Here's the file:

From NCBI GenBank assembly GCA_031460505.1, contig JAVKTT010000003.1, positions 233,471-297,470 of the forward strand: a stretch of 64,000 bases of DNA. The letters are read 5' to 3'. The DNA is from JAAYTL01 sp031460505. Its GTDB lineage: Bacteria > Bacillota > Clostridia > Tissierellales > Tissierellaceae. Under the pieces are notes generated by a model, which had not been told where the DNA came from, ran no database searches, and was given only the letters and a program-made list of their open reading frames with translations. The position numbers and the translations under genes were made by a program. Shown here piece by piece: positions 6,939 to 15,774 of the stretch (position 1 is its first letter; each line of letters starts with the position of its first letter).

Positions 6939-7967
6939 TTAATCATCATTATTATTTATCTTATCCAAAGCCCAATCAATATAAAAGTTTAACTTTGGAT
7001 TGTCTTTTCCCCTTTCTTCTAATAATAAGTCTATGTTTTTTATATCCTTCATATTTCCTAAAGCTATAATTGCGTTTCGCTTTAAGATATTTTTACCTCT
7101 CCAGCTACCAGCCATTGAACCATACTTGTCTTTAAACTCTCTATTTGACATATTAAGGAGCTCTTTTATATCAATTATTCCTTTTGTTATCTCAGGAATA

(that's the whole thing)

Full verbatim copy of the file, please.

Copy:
From NCBI GenBank assembly GCA_031460505.1, contig JAVKTT010000003.1, positions 233,471-297,470 of the forward strand: a stretch of 64,000 bases of DNA. The letters are read 5' to 3'. The DNA is from JAAYTL01 sp031460505. Its GTDB lineage: Bacteria > Bacillota > Clostridia > Tissierellales > Tissierellaceae. Under the pieces are notes generated by a model, which had not been told where the DNA came from, ran no database searches, and was given only the letters and a program-made list of their open reading frames with translations. The position numbers and the translations under genes were made by a program. Shown here piece by piece: positions 6,939 to 15,774 of the stretch (position 1 is its first letter; each line of letters starts with the position of its first letter).

Positions 6939-7967
6939 TTAATCATCATTATTATTTATCTTATCCAAAGCCCAATCAATATAAAAGTTTAACTTTGGAT
7001 TGTCTTTTCCCCTTTCTTCTAATAATAAGTCTATGTTTTTTATATCCTTCATATTTCCTAAAGCTATAATTGCGTTTCGCTTTAAGATATTTTTACCTCT
7101 CCAGCTACCAGCCATTGAACCATACTTGTCTTTAAACTCTCTATTTGACATATTAAGGAGCTCTTTTATATCAATTATTCCTTTTGTTATCTCAGGAATA